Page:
I was recently proofreading an ESL textbook and came across a photo of a woman. She had a surprised look on her face. Underneath were four options that the student was to pick. One of them was: "The woman is looking surprised." The other options were not possible choices.

I can't cite a general rule why this option is incorrect other than I have never seen or heard "look" used in this way. I asked someone else, and they said it sounded weird but didn't violate any rules of grammar. I feel it should be "The woman looks surprised." in the same way that we say "I know something," and not "I am knowing something."

Is the option "The woman is looking surprised." incorrect?

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    "Donold B. Lourie is looking great. He is identifiable from a distance of 50 feet: His ears seem more prominent than ever. He is chatting with one of his classmates, grinning the famous Lourie grin: all-American, but modest." – Noah Nov 19 '16 at 8:28
  • @Noah Very good example, journalists use this form all the time. Hillary Clinton is still looking surprised, not to say shocked! – BoldBen Nov 19 '16 at 8:34
  • Rathony's answer below is hard to improve upon. But the whole stative/active ... punctive/progressive issue needs to be collated. – Edwin Ashworth Nov 19 '16 at 8:55
  • @EdwinAshworth yes so maybe someone like Lawler will weigh in and create an answer that can be pointed to in the future. – michael_timofeev Nov 19 '16 at 8:57
  • Noah's and Ben's examples above are totally idiomatic. There are situations where 'is looking' (sense of 'appear') works fine, and others where it approaches unacceptability. A full treatment of this particular example would probably require a dissertation. – Edwin Ashworth Nov 19 '16 at 8:58

I would say the sentence is not incorrect, but is unidiomatic and not broadly used because you don't need to use the progressive aspect of some verbs like to look, to know, to need, to like (or love), etc. The verbs themselves express ongoing state and using the progressive tense seems to be redundant.

The problem is the trend to use the progressive aspect of those verbs is getting traction recently and you can't stop people from using it. For example, some verbs in this state verb list are more broadly used in the progressive tense than others. In other words, not all the sentences marked as not correct are wrong. Some people seem to use it not only for progressive aspect, but also for emphasis. Those cases should be examined on a case-by-case basis.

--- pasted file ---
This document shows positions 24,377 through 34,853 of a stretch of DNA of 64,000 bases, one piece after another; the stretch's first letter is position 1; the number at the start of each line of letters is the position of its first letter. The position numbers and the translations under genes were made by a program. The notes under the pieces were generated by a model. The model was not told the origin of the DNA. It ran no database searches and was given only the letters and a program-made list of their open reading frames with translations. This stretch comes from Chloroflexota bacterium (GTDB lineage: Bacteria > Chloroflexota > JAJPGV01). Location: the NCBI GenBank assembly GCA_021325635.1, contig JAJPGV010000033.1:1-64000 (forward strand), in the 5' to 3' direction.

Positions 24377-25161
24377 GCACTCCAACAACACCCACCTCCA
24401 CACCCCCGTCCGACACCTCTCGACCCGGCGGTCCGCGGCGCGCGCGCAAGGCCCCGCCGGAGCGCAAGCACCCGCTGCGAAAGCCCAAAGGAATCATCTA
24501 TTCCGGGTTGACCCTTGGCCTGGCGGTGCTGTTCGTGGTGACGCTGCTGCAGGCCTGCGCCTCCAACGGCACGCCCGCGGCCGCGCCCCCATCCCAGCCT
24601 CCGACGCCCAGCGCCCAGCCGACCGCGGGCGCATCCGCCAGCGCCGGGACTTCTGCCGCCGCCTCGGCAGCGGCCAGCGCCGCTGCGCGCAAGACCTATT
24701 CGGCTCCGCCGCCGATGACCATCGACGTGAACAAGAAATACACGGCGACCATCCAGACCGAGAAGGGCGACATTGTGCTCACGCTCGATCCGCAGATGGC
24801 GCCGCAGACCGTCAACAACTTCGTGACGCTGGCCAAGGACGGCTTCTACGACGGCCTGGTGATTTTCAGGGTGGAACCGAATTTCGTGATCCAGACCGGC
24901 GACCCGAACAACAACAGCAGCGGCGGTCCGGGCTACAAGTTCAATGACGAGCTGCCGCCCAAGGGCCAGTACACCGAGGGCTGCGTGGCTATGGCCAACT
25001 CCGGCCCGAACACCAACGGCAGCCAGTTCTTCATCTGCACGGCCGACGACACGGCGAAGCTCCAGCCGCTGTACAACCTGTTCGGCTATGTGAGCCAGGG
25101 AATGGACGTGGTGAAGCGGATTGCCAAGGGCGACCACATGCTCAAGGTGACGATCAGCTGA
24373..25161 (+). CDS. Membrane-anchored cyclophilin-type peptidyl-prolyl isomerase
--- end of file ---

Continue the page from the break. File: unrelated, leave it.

In the linked Ngram Viewer, I could find a very small number of results for "was lookiong surprised" and none for "is looking surprised". Almost same result for is looking shocked,looks shocked,was looking shocked,looked shocked.

The verb to look could be used in progressive aspect when it becomes more dynamic as in:

I have been looking for you.

To look for here means to try to find (search for) the location of something or someone. To look in the above sentence is used in a more dynamic way than in "She looks surprised". The key factor seems to be usage of each verb and how close it is to a dynamic verb and a stative verb in which it is extremely difficult to draw a clear line.

Some people use "Looking good!" or "Looking great!" and they don't sound unidiomatic. I don't see any reason why the verb to look can't be used in progressive tense. Some uses will sound more idiomatic than others.

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  • 'Some uses will sound more idiomatic than others.' Perfectly true. Infuriatingly (or fascinatingly?) true. ?'Jean was looking surprised when I entered the room.' / 'As I entered the room, I noticed Jean had a look of surprise on her face.' //'Jean is looking surprised in this photograph.' – Edwin Ashworth Nov 19 '16 at 9:02

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